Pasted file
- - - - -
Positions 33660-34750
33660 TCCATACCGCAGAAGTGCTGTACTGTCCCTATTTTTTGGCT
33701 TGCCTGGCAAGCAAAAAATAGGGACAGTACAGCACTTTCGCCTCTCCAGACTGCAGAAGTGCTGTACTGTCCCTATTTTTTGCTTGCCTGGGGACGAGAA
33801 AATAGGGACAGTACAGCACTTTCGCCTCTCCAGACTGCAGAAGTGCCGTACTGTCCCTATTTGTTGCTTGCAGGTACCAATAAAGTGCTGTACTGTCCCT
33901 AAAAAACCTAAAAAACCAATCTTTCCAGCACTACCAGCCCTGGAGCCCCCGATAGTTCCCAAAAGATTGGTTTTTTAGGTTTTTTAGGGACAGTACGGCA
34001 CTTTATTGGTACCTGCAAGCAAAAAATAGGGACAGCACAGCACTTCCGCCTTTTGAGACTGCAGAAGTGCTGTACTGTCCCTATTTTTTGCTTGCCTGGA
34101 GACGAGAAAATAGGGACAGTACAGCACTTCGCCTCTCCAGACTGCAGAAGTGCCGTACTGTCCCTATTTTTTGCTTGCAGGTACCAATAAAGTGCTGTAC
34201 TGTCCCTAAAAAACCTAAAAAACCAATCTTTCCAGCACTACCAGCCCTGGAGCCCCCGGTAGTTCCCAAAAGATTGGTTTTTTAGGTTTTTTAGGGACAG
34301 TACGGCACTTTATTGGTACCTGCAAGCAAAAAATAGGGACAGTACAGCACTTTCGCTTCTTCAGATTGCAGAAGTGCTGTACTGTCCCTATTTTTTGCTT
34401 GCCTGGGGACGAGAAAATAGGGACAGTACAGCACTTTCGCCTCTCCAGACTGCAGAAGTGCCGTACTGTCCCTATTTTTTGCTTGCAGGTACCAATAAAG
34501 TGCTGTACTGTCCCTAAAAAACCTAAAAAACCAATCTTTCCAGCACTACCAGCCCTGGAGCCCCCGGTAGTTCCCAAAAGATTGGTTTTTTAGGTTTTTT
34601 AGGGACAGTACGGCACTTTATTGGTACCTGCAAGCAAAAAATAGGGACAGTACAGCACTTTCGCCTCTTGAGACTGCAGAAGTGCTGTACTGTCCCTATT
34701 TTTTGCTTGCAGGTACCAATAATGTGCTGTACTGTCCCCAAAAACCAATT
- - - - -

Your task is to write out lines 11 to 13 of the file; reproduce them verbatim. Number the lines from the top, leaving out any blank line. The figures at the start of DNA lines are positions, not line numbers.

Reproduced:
34501 TGCTGTACTGTCCCTAAAAAACCTAAAAAACCAATCTTTCCAGCACTACCAGCCCTGGAGCCCCCGGTAGTTCCCAAAAGATTGGTTTTTTAGGTTTTTT
34601 AGGGACAGTACGGCACTTTATTGGTACCTGCAAGCAAAAAATAGGGACAGTACAGCACTTTCGCCTCTTGAGACTGCAGAAGTGCTGTACTGTCCCTATT
34701 TTTTGCTTGCAGGTACCAATAATGTGCTGTACTGTCCCCAAAAACCAATT